Policy on social media to be tabled soon


Albertina Nakale

Windhoek-The Minister of Information and Communication Technology, Tjekero Tweya, has announced that Cabinet has approved the government social media use policy as a public working document, which is to provide for unified and standardized ways of using social media by the government.

Tweya, who made the announcement during a media briefing on Cabinet decisions yesterday, said the new policy aims to ensure public information reaches all Namibian citizens through social media platforms.

Tweya noted that times have changed and concerns raised about government on social media such as Facebook can no longer be ignored, adding that public officials must respond to such issues.

“Twenty years ago we did not have Facebook. As the President (Hage Geingob) has made it clear in the Harambee Prosperity Plan – as government we must respond to the needs of people. Policies must be reviewed to realign with new realities. And these new realities are technology,” he said.

He added that social media is a tool being used to communicate whereby people share ideas while learning new developments.
According to him, to think that using Facebook, Instagram and Tweeter cannot be used in government is naïve.

He said such social media platforms increase transparency and improve governance.
All government offices, ministries, agencies, and regional councils and local authorities, should implement the government social media use policy, he added.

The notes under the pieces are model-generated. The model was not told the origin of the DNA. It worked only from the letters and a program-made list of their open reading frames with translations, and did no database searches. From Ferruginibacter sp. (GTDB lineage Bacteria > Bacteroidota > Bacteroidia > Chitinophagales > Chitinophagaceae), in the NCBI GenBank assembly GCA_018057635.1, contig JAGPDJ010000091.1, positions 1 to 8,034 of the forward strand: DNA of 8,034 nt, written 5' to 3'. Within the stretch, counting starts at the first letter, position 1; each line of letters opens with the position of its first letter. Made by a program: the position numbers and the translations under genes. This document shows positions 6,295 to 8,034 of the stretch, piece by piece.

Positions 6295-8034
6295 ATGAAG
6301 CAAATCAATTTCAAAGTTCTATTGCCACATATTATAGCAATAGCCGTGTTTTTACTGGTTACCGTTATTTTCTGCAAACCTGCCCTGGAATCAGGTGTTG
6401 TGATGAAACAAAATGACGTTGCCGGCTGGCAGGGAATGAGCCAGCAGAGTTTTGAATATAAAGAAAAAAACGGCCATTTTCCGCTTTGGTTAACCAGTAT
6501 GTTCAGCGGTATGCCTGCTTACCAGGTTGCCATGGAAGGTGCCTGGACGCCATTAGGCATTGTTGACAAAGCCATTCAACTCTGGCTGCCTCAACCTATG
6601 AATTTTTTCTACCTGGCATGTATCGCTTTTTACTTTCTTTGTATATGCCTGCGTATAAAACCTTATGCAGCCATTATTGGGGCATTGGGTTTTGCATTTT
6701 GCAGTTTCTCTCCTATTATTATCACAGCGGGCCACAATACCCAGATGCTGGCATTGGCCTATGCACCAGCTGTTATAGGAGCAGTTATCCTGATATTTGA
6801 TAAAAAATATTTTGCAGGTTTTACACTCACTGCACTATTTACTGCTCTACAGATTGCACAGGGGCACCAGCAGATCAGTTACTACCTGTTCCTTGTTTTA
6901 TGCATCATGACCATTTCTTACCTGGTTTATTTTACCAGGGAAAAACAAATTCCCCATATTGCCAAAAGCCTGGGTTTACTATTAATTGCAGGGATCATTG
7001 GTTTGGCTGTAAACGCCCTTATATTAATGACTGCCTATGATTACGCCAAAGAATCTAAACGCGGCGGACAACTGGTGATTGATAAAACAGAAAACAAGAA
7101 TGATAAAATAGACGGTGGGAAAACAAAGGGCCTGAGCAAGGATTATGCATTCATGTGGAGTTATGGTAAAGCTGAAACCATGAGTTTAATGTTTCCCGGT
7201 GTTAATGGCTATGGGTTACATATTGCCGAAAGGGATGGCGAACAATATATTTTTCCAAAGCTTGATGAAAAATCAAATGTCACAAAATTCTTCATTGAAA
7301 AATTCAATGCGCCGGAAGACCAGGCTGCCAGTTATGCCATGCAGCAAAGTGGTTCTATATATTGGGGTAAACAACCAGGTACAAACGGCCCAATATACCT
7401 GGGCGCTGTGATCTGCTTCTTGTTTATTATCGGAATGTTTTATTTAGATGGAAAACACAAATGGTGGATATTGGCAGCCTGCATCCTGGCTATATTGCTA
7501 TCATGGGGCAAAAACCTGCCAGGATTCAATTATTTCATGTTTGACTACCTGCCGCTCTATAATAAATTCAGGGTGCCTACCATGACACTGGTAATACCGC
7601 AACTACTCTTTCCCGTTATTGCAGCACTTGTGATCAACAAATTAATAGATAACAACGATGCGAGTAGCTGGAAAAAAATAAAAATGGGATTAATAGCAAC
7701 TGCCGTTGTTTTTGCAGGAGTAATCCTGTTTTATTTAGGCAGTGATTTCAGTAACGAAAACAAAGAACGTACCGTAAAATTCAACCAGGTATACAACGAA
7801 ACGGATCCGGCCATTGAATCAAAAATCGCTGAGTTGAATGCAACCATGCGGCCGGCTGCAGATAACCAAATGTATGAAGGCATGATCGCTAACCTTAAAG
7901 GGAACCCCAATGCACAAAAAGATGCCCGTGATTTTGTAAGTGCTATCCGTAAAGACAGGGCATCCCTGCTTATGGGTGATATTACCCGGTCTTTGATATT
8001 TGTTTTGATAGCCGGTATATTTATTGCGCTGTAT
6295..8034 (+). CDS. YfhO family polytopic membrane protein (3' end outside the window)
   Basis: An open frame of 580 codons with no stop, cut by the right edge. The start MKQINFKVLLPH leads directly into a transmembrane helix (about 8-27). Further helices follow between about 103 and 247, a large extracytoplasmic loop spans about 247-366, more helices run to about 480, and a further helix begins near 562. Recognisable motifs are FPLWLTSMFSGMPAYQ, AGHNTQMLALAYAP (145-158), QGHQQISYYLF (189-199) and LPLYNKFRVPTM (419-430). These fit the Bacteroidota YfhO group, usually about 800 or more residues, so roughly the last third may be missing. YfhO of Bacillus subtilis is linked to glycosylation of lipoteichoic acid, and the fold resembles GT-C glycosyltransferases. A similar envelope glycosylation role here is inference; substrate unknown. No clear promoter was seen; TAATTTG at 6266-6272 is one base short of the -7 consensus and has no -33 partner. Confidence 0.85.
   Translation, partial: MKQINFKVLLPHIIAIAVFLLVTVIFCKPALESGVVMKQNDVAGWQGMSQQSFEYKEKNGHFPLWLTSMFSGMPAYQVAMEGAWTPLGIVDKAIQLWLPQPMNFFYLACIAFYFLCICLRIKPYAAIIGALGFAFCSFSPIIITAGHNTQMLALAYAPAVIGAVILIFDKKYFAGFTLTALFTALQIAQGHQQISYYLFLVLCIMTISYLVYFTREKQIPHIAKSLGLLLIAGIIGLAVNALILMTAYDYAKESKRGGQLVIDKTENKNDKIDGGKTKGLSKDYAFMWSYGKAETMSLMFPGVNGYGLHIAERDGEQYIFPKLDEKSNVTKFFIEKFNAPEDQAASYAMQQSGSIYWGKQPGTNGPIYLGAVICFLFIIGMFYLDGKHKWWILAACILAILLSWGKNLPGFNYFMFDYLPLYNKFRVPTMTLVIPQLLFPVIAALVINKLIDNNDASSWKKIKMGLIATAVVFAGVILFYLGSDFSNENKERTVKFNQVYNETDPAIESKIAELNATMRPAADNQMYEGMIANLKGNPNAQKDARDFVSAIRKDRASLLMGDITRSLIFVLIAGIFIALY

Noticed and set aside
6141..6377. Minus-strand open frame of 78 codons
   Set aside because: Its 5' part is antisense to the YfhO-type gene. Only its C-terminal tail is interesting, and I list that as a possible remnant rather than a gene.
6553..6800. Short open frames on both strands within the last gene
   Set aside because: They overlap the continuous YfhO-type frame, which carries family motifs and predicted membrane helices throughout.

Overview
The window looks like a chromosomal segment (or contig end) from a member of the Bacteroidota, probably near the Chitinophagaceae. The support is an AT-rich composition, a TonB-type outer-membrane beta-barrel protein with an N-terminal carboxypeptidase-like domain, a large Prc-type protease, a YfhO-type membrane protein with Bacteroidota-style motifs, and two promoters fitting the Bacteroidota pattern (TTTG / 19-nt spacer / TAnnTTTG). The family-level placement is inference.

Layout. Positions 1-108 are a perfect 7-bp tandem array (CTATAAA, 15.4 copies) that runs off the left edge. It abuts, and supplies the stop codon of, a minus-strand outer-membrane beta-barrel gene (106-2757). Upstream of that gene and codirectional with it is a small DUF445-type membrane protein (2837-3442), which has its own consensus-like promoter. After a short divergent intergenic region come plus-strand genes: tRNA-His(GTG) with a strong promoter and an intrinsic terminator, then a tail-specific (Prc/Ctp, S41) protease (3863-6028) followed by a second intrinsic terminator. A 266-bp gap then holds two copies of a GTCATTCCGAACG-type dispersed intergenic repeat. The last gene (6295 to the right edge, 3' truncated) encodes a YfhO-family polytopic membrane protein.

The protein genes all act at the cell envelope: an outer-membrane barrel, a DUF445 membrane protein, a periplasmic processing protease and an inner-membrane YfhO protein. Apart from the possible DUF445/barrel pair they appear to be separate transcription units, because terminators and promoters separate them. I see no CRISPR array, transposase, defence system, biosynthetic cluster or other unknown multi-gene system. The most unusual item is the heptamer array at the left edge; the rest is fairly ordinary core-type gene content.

Tweya said Cabinet authorized him to table the policy in the National Assembly for adoption. Asked when he would table the policy, Tweya said he intended to do so the latest by June.

Further, he said Cabinet also endorsed the government communication plan as a public working document to provide information to the public as a means of creating an open and transparent government.

Equally, he said, Cabinet directed that all government offices, agencies and ministries as well as regional councils and local authorities implement the government communication plan.

He said he would also table the plan in the National Assembly latest by June.
“This communication plan to make information accessible to all citizens is an obligatory requirement. For example, Hardap Regional Council makes decisions and the decisions remain in the chamber but this information is meant to improve the lives of citizens. You will never hear about these decisions unless through something sensational that there was this corrupt something. What these two documents are saying is once these decisions are made, the citizens have the right to know,” he explained.

However, he refused to make public the two documents, saying he has to table them first in parliament.

He also cautioned public relations officers to make information available, adding that their positions were created for that purpose.

“Currently the information remains on the computers. It’s going to be an obligatory requirement that once the decision has been made, these public relations officers must make the information available. They are being paid to make that information available. It’s their job to take concerns from decision-makers to the people. There must be a free flow of information,” he stressed.

He said anyone who wishes to get contact details of all three branches of the state can access such information on the ministry’s website.

Tweya urged all government agencies and ministries to have their websites updated.
He also cautioned media houses to focus more on positive stories than writing negative and non-factual articles because the public consume such information.

He furthermore urged journalists to be more analytical when reporting, especially on the national budget, saying reporters should acquaint themselves with issues so that they don’t mislead the nation.


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